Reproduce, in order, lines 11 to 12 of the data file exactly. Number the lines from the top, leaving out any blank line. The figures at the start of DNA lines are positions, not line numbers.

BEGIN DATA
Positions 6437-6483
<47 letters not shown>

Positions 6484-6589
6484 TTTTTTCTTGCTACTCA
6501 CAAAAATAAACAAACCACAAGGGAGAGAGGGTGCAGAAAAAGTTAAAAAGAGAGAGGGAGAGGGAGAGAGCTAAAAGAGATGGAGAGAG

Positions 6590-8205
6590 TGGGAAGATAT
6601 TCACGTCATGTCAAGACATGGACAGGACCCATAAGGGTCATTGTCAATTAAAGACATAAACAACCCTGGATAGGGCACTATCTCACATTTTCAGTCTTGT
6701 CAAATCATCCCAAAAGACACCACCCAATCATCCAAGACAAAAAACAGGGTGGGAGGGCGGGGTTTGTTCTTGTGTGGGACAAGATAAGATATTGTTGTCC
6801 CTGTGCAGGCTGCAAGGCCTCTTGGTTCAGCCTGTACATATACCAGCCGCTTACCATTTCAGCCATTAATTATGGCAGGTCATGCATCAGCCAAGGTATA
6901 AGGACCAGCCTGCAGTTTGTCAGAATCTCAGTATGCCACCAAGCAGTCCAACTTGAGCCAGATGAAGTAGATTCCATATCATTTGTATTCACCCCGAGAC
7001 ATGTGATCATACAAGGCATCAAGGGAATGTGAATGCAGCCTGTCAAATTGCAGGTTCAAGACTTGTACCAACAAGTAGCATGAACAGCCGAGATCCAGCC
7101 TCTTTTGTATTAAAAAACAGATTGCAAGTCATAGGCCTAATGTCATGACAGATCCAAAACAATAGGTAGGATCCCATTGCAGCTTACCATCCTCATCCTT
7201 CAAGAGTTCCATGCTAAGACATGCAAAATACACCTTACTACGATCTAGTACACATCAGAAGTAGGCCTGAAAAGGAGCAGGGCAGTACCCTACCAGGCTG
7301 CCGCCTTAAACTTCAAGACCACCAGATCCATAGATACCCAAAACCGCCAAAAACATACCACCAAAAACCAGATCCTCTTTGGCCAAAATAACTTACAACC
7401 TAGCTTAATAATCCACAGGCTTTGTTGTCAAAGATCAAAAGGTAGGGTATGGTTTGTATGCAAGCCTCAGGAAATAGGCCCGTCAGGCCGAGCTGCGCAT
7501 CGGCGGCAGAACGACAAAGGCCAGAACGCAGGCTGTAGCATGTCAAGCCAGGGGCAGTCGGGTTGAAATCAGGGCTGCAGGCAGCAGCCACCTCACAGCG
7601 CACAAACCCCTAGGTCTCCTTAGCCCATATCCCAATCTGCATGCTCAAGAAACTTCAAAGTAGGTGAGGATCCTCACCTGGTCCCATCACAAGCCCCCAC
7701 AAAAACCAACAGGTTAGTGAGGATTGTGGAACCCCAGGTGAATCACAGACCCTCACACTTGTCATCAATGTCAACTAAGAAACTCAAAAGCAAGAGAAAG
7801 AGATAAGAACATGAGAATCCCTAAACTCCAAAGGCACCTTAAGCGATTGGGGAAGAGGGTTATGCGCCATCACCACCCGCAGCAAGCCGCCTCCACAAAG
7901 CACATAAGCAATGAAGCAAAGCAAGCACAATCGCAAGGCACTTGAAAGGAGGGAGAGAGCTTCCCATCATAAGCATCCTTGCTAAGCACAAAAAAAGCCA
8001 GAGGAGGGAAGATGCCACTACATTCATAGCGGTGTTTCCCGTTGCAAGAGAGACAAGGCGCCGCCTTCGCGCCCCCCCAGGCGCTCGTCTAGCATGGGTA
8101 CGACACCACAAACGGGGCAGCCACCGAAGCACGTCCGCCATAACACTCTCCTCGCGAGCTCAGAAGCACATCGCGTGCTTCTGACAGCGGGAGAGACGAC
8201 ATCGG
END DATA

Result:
6901 AGGACCAGCCTGCAGTTTGTCAGAATCTCAGTATGCCACCAAGCAGTCCAACTTGAGCCAGATGAAGTAGATTCCATATCATTTGTATTCACCCCGAGAC
7001 ATGTGATCATACAAGGCATCAAGGGAATGTGAATGCAGCCTGTCAAATTGCAGGTTCAAGACTTGTACCAACAAGTAGCATGAACAGCCGAGATCCAGCC